Chancellor George Osborne is revealing today where the promised £12bn of welfare cuts will fall.
His emergency Budget address lays out the Government's spending plans for the next 12 months, with some longer-term economic policies to be phased in over the next three years.
But how much does the country actually spend on welfare?
At the start of the twentieth century, the government spent 0.7% of GDP - that's Gross Domestic Product - on so-called "social protection".
By 2012, that figure had risen to just over 7% - ten times what it was before the First World War.
These benefit bills are footed fairly equally between both central - i.e. national departments like Work and Pensions - and local - that's council and local authorities - government.
In the most recent financial year, total expenditure from both on welfare payments was £111.7bn, broken down as follows:
- Family and children: 16.6
- Unemployment: 3.8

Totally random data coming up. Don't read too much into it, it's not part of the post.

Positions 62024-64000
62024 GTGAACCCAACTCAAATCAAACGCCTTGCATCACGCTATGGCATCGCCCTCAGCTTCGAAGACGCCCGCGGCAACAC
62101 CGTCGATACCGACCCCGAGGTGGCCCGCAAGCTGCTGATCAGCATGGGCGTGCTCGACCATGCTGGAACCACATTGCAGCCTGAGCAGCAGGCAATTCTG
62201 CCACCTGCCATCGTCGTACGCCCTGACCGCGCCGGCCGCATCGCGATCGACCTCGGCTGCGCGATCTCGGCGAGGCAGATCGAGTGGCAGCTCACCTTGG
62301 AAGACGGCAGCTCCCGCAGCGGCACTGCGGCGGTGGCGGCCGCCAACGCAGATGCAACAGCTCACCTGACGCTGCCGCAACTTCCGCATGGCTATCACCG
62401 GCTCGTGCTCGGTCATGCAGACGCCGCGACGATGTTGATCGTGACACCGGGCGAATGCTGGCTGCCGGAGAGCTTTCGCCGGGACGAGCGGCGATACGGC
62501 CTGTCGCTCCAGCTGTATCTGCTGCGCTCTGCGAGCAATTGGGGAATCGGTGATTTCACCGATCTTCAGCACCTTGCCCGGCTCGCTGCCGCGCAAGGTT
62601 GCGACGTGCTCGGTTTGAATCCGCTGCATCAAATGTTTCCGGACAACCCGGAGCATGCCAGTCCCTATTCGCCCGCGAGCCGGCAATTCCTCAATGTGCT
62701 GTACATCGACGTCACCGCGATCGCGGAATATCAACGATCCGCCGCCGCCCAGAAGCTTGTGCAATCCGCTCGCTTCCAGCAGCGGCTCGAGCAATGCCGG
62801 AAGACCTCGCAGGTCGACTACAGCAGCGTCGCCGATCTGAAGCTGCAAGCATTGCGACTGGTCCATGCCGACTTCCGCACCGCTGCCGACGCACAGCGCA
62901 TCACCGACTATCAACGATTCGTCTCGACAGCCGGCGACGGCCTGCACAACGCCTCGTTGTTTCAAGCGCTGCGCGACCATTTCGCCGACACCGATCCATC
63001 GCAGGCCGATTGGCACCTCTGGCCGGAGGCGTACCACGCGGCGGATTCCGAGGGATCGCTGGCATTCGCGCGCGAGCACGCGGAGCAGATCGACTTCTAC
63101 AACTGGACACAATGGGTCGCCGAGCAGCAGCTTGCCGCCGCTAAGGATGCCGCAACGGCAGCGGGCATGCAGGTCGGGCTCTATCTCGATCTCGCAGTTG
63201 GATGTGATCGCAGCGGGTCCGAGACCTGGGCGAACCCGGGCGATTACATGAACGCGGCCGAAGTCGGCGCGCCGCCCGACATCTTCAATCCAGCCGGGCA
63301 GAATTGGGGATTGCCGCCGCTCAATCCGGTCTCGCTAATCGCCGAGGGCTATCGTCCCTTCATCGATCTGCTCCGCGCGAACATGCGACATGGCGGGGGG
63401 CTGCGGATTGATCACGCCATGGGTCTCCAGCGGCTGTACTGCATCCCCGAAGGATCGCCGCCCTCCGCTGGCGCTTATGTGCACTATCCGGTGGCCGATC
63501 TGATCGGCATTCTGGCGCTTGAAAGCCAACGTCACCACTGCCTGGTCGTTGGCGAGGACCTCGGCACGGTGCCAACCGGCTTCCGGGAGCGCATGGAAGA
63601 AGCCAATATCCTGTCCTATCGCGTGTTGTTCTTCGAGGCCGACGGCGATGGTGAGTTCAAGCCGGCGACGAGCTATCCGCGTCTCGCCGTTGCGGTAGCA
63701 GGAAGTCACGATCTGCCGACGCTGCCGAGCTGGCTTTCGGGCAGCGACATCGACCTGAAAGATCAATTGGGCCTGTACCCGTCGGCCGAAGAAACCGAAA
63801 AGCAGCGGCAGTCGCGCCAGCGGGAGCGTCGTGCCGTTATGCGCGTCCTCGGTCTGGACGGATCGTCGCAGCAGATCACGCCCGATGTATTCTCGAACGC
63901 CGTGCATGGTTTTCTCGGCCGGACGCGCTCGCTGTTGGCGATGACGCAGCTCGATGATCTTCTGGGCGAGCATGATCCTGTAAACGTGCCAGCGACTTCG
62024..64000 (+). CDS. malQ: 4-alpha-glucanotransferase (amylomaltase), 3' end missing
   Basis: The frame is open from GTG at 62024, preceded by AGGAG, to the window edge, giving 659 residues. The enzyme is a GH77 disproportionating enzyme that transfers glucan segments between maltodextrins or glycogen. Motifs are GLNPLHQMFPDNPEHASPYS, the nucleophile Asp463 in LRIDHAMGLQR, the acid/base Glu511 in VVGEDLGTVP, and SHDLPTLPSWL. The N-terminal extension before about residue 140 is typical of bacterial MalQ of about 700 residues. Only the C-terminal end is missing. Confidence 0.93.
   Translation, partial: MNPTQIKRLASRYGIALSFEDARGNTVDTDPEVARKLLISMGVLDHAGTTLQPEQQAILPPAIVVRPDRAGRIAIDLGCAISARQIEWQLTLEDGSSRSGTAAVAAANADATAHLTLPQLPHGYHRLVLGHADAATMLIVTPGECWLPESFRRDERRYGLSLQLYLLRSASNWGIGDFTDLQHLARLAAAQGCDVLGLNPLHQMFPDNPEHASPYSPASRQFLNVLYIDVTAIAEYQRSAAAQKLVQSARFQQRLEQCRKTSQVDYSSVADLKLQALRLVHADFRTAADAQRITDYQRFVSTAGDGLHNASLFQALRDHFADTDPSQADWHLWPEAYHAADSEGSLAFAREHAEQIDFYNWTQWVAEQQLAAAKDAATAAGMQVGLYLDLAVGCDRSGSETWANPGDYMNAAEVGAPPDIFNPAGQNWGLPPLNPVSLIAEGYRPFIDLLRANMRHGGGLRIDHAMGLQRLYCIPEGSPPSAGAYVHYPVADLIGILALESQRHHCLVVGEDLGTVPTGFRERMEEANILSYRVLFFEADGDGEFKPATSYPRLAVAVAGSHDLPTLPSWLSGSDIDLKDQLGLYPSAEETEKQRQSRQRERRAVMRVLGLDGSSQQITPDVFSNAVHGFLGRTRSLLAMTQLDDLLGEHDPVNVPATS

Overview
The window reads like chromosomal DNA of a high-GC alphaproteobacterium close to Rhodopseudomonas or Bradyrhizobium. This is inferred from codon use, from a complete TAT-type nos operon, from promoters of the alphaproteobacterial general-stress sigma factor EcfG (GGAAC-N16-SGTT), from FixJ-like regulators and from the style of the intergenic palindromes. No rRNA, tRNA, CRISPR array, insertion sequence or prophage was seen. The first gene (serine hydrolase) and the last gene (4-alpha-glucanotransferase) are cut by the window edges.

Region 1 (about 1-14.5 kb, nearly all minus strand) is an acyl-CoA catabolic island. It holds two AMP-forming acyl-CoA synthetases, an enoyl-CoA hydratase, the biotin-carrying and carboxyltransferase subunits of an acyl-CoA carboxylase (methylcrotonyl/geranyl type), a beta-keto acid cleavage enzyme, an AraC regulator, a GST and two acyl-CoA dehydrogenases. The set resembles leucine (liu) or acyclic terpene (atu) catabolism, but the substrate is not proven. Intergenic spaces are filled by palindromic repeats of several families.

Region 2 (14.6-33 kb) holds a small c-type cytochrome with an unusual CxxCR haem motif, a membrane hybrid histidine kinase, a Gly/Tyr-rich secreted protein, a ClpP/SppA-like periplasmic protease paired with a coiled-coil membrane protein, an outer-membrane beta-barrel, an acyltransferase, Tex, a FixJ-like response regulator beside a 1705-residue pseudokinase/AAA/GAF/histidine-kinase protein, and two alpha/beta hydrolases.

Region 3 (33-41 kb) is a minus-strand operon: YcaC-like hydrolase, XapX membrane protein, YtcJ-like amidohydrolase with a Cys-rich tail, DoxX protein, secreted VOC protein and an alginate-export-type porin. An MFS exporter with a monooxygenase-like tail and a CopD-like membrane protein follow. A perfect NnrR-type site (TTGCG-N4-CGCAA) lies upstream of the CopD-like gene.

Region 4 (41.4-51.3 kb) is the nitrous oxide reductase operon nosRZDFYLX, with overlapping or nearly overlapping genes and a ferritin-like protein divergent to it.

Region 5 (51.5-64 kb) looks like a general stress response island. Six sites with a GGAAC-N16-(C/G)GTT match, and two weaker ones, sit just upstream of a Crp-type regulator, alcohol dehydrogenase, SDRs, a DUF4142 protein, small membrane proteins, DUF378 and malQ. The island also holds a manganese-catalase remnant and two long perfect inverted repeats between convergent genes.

- Housing: 2.8
- Social exclusion: 30.2
- Social protection: 58.3
All values are in £(bn)
Pensions are not classed by the government as a 'benefit', as they are administered separately and not included in the calculated so-called 'welfare bill'.
Exceptions are made for public sector pensions - usually to retired nurses or soldiers, for instance - which are paid out by HM Treasury, and make up around £20bn at a cost to the state.
But pensioners themselves are often in receipt of much higher amounts of welfare benefits, entitled to things like pension credit, attendance allowance and the winter fuel payment.
In fact, according to the Institute for Fiscal Studies, 14% of total government spending is on benefits aimed at older people, whereas just 6% is aimed at those unemployed or on low incomes, and 5% at families with children, or at sick and disabled people.
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